Departments Propose Rule on Limited Duration Insurance and Fixed Indemnity Excepted Benefits Coverage
Reminder: COVID-19 National Emergency Outbreak Period Has Ended
Based on DOL FAQ guidance and subsequent commentary, the COVID-19 National Emergency Outbreak Period ended on July 10, 2023. This means that the tolling of certain ERISA plan deadlines (e.g., COBRA elections, payments and certain notices, HIPAA special enrollments, and claims and appeals filings) will no longer be required.
Accordingly, employers should work with legal counsel, TPAs, COBRA vendors and other service providers to ensure related plan documents, procedures and systems have been updated to accommodate the Outbreak Period end and subsequent reversion to pre-pandemic election, notice and payment timelines after July 10, 2023. PPI has amended our COBRA QE Notice to reflect the applicable deadlines.
For further information, download a copy of End of COVID-19 Emergency Declarations: A Guide for Employers.
Paid Sick Leave Law Expanded
July 18, 2023
Gov. Polis signed into law an amendment to the Colorado Healthy Families and Workplaces Act (HFWA), which broadens the scenarios under which employees may take paid leave beyond those involving the health or caregiver needs of the employee and their immediate family members.
Effective August 7, 2023, Colorado employees will also be able to use accrued sick pay to:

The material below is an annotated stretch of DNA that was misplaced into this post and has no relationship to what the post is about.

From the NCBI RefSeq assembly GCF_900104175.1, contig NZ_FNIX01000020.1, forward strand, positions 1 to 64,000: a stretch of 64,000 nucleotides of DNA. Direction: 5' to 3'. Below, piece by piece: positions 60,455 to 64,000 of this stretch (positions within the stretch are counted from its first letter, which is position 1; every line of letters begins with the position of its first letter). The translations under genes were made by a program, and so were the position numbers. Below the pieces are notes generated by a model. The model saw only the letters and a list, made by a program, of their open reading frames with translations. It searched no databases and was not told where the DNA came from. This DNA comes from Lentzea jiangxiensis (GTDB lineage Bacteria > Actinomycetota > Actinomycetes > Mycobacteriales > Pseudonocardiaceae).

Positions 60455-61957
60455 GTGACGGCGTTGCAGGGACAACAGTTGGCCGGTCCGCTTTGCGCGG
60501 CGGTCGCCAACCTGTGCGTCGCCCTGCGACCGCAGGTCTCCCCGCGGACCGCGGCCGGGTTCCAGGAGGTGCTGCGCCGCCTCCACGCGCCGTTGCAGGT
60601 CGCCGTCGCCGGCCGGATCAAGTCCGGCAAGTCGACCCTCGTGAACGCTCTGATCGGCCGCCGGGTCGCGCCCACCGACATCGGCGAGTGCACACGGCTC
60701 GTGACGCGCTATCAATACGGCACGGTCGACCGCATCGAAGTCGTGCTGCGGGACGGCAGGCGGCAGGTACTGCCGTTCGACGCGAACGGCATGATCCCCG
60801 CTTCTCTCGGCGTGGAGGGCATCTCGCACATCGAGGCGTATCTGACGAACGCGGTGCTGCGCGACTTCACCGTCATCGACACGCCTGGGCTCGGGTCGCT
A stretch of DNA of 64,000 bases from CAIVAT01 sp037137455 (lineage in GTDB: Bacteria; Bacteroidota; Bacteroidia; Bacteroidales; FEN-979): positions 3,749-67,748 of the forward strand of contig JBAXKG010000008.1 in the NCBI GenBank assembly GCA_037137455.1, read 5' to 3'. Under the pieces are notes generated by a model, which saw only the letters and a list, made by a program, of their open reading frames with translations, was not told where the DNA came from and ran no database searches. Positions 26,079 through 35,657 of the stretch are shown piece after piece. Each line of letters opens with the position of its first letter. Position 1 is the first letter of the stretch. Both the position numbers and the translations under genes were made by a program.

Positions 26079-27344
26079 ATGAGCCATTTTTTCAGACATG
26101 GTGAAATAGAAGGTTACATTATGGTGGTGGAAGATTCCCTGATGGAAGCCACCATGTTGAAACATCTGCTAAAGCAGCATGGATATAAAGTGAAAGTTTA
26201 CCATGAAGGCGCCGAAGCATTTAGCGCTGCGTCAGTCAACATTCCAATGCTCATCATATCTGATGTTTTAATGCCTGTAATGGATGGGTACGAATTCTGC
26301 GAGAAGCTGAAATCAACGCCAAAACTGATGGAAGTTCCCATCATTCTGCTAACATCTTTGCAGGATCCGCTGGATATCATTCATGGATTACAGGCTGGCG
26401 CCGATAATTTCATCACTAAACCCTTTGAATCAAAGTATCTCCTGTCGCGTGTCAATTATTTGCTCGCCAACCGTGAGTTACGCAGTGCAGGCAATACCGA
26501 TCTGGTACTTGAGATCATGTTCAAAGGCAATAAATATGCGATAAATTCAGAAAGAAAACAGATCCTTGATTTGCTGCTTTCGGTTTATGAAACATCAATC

- “Grieve, attend funeral services or a memorial,” or address “financial and legal matters that arise after the death of a family member.”
- “Care for a family member whose school or place of care has been closed due to inclement weather, loss of power, loss of heating, loss of water, or other unexpected occurrence or event that results in the closure of the family member’s school or place of care.”
- “Evacuate the employee’s residence due to inclement weather, loss of power, loss of heating, loss of water, or other unexpected occurrence or event that results in the need to evacuate the employee’s residence.”
Colorado employers must notify employees of their right to take paid leave under the HFWA and should consider updating both their sick leave policies and posters to reflect the new grounds for which employees may take HFWA leave on or before the law’s effective date.
Telehealth Reimbursement Requirements Temporarily Expanded
July 18, 2023
On June 22, 2023, Gov. Green signed HB907 into law. The law temporarily requires reimbursement parity for telehealth services and allows reimbursable mental health services to be provided via audio-only.
Specifically, reimbursement for telehealth services provided via audio and video must be equivalent to reimbursement for the same services provided via in-person contact. With respect to audio-only mental health services, the law requires reimbursement equivalent to 80% of the reimbursement for the same services provided via in-person contact. However, for audio-only mental health services, the healthcare provider must first conduct an in-person visit or an audio and video telehealth visit six months prior to the initial audio-only visit or twelve months prior to any subsequent audio-only visit.
The requirements are effective immediately for policies issued or renewed in Hawaii and sunset on December 31, 2025. Employers sponsoring health plans in Hawaii should be aware of this development and contact their carrier for further information.
Behavioral Health Access and Crisis Intervention Trust Fund Surcharge
July 18, 2023